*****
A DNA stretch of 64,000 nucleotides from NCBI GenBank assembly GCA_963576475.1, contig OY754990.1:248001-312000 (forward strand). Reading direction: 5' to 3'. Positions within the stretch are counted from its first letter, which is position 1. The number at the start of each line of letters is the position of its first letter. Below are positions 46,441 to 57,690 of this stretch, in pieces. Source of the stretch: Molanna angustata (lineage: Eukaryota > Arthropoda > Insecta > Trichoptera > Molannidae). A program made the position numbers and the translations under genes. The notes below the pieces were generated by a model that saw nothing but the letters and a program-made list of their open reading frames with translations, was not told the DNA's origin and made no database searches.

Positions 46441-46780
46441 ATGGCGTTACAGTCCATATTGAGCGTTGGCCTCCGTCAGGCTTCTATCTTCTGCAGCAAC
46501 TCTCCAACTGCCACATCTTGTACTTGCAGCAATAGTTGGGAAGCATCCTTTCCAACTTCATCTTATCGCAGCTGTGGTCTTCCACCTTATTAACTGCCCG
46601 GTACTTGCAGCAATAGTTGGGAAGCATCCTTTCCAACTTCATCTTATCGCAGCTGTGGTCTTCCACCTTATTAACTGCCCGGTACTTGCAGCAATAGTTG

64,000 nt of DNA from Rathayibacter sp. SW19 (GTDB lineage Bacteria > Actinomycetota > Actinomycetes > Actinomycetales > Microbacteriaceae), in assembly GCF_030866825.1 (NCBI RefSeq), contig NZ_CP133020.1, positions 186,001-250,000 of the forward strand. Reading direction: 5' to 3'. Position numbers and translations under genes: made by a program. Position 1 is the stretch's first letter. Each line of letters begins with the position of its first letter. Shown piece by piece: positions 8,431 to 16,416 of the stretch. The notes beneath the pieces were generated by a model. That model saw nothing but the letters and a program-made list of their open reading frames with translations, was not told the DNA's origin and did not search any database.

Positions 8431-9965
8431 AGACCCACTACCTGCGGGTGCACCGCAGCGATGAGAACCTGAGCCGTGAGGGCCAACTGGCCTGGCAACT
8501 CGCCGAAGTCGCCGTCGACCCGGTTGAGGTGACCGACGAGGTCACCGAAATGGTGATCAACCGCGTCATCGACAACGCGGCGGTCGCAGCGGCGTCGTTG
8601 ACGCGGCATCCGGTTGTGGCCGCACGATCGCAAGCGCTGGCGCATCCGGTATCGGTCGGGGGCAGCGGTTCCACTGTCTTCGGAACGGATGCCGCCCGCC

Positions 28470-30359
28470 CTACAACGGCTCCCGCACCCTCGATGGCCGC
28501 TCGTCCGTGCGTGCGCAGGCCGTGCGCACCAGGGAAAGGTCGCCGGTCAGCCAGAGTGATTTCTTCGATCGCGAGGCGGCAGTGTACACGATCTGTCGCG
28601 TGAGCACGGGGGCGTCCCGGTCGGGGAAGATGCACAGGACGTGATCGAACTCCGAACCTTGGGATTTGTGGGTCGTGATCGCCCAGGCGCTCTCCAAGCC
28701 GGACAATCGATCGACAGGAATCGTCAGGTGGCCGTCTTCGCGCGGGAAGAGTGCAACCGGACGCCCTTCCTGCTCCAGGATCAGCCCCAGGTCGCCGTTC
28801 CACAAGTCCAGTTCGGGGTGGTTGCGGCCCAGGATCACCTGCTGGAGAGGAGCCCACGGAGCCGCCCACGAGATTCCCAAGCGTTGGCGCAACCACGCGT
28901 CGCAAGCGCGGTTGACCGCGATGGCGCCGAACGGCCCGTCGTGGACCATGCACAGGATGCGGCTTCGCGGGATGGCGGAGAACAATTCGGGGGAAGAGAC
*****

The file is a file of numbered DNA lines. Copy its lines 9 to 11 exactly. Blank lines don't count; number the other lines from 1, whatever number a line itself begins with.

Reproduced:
8501 CGCCGAAGTCGCCGTCGACCCGGTTGAGGTGACCGACGAGGTCACCGAAATGGTGATCAACCGCGTCATCGACAACGCGGCGGTCGCAGCGGCGTCGTTG
8601 ACGCGGCATCCGGTTGTGGCCGCACGATCGCAAGCGCTGGCGCATCCGGTATCGGTCGGGGGCAGCGGTTCCACTGTCTTCGGAACGGATGCCGCCCGCC

Positions 28470-30359